New Research Finds Link Between ALS Progression and the Microbiome
The microbiome is the trillions of bacteria, viruses and fungi that live in the human body. It is increasingly being investigated for its role in numerous diseases, not just gastrointestinal diseases, but psychiatric and central nervous system disorders. New research shows that the gut microbiome appears to play a role in the course of amyotrophic lateral sclerosis (ALS), also known as Lou Gehrig’s disease.
Researchers with the Weizmann Institute of Science worked with mice with an ALS-like disease. They found that the course of the disease slowed after the mice received specific strains of gut microbes or substances that were secreted by the microbes. The results suggest that the microbiome may play a regulatory role in people with ALS.
The research was published in the journal Nature.
“Our long-standing scientific and medical goal is to elucidate the impact of the microbiome on human health and disease, with the brain being a fascinating new frontier,” stated Eran Elinav, professor of the Immunology Department, who led the research with Eran Segal of the Computer Science and Applied Mathematics Department at Weizmann.
Elinav went on to say, “Given increasing evidence that microbiome affects brain function and disease, we wanted to study its potential role in ALS.”
First, studying the mice with the ALS-like disease, they gave them broad-spectrum antibiotics that killed off most of the mice’s microbiome. This caused the symptoms of the ALS-like disease to become worse. They also found that when they induced mice to live in a germ-free situation, i.e., having no microbiome, the mice struggled to live under that environment. The researchers believe this suggests a possible link between changes in the microbiome and accelerated disease progression, at least in mice genetically susceptible to ALS.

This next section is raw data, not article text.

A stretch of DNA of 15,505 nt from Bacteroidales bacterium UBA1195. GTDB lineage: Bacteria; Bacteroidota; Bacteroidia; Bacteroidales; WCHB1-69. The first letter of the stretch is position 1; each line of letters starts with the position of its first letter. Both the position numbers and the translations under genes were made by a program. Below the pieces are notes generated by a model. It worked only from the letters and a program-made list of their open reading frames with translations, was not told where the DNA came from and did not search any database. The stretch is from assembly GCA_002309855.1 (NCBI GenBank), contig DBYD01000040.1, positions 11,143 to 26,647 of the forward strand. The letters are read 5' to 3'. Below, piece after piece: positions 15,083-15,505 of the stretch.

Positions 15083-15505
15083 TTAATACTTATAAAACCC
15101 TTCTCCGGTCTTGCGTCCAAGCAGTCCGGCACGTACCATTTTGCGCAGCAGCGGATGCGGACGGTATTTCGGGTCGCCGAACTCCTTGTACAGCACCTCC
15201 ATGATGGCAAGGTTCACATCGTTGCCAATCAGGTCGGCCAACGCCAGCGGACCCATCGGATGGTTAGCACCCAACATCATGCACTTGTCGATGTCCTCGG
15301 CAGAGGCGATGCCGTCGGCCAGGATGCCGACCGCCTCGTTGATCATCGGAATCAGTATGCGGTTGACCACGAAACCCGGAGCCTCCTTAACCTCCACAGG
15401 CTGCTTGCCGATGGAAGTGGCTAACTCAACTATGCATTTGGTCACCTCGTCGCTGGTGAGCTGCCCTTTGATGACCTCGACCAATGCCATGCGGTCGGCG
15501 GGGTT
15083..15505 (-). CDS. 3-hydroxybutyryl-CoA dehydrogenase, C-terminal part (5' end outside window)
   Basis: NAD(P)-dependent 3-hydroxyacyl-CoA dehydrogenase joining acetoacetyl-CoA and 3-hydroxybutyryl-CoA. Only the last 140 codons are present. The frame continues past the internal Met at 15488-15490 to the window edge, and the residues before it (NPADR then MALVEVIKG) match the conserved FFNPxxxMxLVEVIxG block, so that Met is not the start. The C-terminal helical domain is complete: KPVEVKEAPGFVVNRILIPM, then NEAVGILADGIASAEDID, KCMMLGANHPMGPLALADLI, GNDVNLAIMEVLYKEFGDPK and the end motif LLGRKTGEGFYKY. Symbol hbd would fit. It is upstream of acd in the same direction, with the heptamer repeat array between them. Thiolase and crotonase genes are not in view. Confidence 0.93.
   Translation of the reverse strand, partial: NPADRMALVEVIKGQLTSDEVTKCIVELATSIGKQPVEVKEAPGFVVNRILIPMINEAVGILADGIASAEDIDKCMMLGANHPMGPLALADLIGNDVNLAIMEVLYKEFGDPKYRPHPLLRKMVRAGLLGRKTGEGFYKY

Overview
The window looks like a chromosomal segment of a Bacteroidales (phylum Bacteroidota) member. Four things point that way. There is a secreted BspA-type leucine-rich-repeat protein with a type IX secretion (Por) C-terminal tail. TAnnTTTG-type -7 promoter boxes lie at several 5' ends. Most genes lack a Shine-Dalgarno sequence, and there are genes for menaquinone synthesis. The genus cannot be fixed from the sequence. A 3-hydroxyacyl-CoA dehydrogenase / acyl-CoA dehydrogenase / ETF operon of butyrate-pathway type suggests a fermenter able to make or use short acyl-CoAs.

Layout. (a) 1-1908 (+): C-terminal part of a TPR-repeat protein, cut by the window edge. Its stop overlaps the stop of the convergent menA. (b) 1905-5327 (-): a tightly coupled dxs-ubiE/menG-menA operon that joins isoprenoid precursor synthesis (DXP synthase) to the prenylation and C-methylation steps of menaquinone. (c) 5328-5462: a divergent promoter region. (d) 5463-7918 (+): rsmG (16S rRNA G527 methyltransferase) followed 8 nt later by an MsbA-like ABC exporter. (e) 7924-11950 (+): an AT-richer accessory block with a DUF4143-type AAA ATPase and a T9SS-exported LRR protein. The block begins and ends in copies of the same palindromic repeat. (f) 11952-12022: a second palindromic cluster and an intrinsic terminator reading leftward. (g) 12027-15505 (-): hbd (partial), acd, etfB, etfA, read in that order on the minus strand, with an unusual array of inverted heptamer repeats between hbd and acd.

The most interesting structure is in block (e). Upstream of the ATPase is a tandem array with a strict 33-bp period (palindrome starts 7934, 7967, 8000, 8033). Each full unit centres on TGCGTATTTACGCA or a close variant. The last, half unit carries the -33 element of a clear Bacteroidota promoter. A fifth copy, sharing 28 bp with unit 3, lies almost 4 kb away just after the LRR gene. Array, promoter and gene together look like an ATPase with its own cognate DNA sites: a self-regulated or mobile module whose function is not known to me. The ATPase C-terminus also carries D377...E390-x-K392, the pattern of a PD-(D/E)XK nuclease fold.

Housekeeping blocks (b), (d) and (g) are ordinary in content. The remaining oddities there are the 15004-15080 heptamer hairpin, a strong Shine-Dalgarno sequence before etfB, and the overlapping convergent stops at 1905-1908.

Using advanced computation, the analyzed the composition and function of the ALS-prone mice’s microbiome, comparing them to normal mice. They found 11 strains of microbes that were altered in ALS-prone mice as the disease progressed or even before they developed ALS symptoms.
They then isolated the microbes and fed them to the mice one at a time. Some of the strains had a significant impact on the ALS-like disease. One in particular, Akkermansia muciniphila actually slowed disease progression in the mice and prolonged their survival. This mucin-degrading bacterium is found in the GI tracts of numerous animals, including humans, and is being investigated for its role in a number of conditions, including obesity, diabetes and inflammation, as well as cancer.
In an attempt to determine why Akkermansia might have this effect, the researchers analyzed thousands of small molecules secreted by the microbes, focusing on one called nicotinamide (NAM). In ALS-prone mice, the blood levels of NAM and in the cerebrospinal fluid was decreased after antibiotic treatment and increased after the mice were given Akkermansia. They then continuously infused the ALS-prone mice with ALS, which improved the clinical condition of the mice. Gene expression studies in the brains of the mice suggested NAM improved motor neuron function.
Interestingly, research is being conducted on the role of another nicotinamide called nicotinamide adenine dinucleotide (NAD+) in Alzheimer’s disease. NAD+ is essential to cellular energy generation and metabolism. As we age, NAD levels decrease, and there appear to be linked to neuroinflammation and the brain’s immune response to damage being impaired by this decrease in energy.
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